I woke up in Bangkok a little tired but functioning.
I got off the bus and waited in the long taxi line. Eventually it was my turn to hop in. I looked into the front window, hoping and praying that it would be someone who spoke English.
“Everyday Hostel, do you know?”
A series of Thai words came out… none of which I understood.
I tried again, this time naming the general neighborhood.
“Bang Rak? Bang Rak?”
He repeated. I nodded my head excitedly; yes, we are starting to understand each other!
I then pointed to my phone, which had Google Maps open. He started shaking his head, murmering something in Thai, and drove off– I assumed in the direction of Bang Rak. He pulled over a few minutes later, got his glasses on, and then asked to see the map again. He couldn’t decipher anything on the map, however. It was in English. I told him “Sam Yam,” which is the name of the subway station closest to the hostel. He seemed to understand, and we headed toward Sam Yam.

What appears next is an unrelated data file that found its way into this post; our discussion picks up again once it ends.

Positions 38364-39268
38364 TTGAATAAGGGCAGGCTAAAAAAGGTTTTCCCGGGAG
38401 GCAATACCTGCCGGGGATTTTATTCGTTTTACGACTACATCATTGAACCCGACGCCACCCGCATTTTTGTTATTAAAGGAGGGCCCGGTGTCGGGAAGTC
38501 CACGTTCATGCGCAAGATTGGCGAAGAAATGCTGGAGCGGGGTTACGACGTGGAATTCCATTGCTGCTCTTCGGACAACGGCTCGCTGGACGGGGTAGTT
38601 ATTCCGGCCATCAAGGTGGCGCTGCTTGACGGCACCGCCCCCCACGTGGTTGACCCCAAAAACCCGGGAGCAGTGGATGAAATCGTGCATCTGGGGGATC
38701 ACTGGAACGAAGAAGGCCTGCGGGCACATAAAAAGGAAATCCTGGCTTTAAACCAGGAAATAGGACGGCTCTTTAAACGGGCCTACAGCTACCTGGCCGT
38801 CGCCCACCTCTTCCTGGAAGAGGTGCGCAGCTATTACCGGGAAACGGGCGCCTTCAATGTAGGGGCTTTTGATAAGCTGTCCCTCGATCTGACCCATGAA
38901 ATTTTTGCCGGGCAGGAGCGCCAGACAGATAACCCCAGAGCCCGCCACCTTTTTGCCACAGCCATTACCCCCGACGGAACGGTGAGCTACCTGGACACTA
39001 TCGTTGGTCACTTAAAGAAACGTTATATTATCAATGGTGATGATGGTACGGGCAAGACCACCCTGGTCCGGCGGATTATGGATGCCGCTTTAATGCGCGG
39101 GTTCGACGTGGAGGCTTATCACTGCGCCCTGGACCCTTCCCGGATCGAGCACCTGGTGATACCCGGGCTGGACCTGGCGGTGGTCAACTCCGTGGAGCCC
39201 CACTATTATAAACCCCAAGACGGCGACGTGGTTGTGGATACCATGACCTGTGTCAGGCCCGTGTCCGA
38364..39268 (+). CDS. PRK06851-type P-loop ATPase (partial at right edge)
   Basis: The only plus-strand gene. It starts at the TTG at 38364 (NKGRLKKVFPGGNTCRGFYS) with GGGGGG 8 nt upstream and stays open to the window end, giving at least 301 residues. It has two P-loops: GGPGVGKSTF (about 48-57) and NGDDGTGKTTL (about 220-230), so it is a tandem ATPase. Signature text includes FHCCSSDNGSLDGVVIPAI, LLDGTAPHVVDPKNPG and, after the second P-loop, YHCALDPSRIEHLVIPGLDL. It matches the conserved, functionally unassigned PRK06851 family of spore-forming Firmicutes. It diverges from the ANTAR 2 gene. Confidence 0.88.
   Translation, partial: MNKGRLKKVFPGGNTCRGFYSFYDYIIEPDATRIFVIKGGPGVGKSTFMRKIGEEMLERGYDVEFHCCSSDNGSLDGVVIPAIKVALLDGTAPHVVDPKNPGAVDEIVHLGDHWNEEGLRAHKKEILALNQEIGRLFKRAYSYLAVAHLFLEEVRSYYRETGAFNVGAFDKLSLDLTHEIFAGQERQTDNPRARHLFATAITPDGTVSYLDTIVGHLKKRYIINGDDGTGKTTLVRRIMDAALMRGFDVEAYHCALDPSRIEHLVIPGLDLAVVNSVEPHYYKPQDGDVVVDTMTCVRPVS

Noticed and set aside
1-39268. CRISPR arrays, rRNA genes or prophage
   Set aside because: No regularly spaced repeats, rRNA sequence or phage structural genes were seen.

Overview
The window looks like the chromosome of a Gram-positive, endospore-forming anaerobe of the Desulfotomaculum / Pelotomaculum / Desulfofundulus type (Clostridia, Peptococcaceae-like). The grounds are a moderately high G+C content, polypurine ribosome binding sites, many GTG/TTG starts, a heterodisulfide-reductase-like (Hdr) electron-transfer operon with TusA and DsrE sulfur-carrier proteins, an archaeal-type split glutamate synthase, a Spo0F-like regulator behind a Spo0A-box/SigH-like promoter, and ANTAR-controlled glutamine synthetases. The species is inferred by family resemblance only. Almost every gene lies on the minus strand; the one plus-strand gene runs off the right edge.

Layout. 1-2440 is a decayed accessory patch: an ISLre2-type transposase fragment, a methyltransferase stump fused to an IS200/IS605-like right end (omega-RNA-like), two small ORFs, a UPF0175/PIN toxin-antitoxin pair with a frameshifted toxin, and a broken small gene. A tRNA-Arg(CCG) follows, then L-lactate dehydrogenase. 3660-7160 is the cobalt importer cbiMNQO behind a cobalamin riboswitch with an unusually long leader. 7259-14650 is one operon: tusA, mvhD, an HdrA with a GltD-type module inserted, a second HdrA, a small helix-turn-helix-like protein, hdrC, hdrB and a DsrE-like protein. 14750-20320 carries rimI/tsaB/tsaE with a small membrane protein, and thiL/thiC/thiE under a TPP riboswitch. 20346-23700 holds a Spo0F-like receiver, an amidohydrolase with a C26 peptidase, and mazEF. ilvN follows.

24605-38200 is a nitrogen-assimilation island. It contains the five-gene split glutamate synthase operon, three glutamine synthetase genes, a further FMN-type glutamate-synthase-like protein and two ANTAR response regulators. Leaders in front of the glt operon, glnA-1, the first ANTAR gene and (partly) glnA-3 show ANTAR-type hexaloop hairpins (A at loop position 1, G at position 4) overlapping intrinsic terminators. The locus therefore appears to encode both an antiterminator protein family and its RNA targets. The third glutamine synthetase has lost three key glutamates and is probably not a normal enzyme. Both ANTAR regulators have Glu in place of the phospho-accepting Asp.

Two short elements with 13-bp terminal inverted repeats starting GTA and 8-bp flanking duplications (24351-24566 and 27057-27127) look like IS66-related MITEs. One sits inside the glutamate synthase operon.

Every now and then he would say something in Thai to me, I’d look at him blankly, smile a little, and he would laugh. We eventually got to the Sam Yam area, and I checked my phone again to tell him where to turn. I started to tell him, but he didn’t understand. We were getting dangerously close to the hostel– I had to figure out a way to tell him to stop.
“Here is OK.”
“Stop!! We are here!”
When words didn’t work, I start using hand motions. I tried every type of “stop” signal I could think of: Pointing down, doing the stop-in-the-name-of-law, waving. He was laughing and I was panicking. I got my wallet out, hoping that would signal to him that I was ready to pay and get out. It worked; he slowed down and I gave him the money, thanked him, and got out, grateful to have arrived in the right place.
After checking in to the hostel, I went to look for a cafe– I was in desperate need of caffeine. I was too lazy to look for something cute and local, so I went for the basic bitch solution and went to…. ugh… Starbucks. I needed somewhere with a reliable source of non-dairy milk, ok!
I sipped on my $4 soy milk latte and caught up on social media. Eventually I got bored and decided to leave to go to the Grand Palace, somewhere that I had been meaning to go to since I first got to Thailand two weeks ago.